More Than a Bubble Bath: The Truth About Self-Care
Self-care has become a buzzword on campus and on social media. It’s become a new way for brands and companies to advertise their products and services to the masses. Don’t get me wrong! Taking care of oneself is definitely imperative to not only a successful university career, but also to having a happy and healthy life.
The thing is, self-care can include relaxation techniques like a bubble bath or face mask, but it is also so much more than that. When taking care of ourselves, we need to recognize the importance of self-awareness, the breadth of self-care practices, and seeking help when we need it.
Self-awareness allows us to check-in with ourselves and determine if we are being kind to ourselves, while also considering what feeling unwell looks like for us. This is especially crucial when we are busy balancing school, work, friends, family, relationships, and more! My suggestion is to get into the habit of asking yourself questions like:
- What does it look like if you’re feeling well or unwell? What changes in your thoughts, feelings, and behaviour when you’re not doing well?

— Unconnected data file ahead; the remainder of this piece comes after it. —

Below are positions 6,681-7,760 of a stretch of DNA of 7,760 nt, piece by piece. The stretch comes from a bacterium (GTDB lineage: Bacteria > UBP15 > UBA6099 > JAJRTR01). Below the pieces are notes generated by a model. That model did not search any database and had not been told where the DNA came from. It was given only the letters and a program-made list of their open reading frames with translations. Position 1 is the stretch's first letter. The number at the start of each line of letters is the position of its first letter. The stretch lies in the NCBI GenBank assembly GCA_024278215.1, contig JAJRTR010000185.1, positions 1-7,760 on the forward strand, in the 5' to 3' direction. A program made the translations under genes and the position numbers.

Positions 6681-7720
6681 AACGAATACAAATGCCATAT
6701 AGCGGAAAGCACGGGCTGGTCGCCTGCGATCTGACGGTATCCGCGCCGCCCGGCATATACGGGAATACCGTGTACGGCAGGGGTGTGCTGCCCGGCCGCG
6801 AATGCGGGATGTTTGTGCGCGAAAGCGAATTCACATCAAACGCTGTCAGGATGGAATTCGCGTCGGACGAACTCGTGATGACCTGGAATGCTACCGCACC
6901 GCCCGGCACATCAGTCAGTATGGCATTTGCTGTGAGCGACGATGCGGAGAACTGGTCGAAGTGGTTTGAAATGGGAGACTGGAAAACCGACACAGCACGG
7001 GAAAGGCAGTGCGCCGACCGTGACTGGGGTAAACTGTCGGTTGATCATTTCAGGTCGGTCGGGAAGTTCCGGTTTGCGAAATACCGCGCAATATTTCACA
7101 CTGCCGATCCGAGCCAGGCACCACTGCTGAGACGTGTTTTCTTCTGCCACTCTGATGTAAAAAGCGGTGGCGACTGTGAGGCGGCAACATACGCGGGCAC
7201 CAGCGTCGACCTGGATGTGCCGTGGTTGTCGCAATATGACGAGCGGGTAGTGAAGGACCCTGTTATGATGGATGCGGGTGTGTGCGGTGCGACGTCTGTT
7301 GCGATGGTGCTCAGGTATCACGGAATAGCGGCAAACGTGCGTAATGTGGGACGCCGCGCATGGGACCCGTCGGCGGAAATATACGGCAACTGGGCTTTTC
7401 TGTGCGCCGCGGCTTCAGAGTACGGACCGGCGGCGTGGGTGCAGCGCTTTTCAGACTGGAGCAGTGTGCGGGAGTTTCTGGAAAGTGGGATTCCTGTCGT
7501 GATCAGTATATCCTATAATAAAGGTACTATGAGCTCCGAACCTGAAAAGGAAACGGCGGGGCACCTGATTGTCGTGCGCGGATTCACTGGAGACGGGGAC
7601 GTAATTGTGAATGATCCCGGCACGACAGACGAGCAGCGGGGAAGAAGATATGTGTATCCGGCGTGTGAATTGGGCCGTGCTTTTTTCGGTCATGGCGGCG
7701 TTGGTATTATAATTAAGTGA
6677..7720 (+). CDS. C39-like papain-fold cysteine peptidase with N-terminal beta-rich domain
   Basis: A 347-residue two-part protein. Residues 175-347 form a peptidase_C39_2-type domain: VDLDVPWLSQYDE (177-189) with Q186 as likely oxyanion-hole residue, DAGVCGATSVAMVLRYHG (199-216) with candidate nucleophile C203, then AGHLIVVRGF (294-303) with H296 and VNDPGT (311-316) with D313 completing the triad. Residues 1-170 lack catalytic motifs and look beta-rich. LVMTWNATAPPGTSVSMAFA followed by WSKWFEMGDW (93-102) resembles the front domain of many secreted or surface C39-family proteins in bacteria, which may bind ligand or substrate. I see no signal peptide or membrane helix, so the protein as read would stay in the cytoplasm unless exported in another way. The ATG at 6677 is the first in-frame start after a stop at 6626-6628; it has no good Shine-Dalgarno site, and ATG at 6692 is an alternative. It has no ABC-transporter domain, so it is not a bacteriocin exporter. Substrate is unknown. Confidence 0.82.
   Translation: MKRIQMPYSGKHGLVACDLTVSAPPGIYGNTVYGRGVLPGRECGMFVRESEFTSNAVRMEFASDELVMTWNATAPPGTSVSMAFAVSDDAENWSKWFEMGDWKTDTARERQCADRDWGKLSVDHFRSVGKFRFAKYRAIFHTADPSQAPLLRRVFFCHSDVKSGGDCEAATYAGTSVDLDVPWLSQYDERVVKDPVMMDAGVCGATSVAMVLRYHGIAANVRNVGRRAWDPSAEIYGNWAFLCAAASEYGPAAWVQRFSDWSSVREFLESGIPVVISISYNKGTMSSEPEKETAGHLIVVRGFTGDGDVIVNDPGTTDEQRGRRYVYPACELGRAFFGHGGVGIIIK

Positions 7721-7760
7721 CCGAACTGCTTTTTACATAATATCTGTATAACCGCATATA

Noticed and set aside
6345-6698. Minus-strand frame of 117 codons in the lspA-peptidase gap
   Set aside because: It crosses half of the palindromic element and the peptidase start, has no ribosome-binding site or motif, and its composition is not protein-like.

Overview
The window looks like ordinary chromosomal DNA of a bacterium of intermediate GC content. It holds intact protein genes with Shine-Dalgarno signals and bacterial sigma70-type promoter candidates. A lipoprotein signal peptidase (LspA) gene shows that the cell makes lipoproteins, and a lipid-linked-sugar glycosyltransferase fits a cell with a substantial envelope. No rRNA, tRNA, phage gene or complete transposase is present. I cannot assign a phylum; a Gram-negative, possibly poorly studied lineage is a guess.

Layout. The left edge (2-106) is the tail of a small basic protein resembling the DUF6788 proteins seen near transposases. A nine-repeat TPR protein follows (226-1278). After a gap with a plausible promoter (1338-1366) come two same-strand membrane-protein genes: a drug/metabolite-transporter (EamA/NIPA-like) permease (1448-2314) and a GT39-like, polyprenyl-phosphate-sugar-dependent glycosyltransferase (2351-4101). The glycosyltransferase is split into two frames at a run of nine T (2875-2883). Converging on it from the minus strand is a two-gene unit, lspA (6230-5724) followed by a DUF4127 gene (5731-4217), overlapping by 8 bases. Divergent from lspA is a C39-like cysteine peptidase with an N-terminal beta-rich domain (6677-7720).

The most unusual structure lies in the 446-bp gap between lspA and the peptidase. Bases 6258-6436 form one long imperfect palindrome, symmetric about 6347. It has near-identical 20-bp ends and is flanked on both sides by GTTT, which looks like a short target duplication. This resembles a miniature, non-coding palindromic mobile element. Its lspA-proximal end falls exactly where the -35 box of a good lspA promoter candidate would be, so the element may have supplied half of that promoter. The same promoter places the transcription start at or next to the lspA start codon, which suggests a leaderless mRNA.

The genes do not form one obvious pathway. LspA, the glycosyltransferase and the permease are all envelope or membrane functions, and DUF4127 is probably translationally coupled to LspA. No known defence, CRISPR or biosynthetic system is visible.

- What helps fill you back up if you’re low? What helps recharge your batteries?
- Are you practicing self-compassion? Are you being harder on yourself than you are on others? If your best friend was going through what you’re going through, would you treat them the way you’re treating myself right now?
Your answers to these questions will change as you change, so remember to regularly check in with yourself. It’s also a great idea to let a friend, family member, or significant other know the answers to these questions, so they know what it looks like when you need to recharge and re-calibrate. If they know your tells when you’re unwell and know what you need from them, then they are able to support you better!
Alright, so now that you’re on the path of knowing yourself and being kinder to yourself, let’s talk self-care strategies: they are activities than not only help us relax and de-stress, but actively build up our self-esteem and resilience in handling tough situations.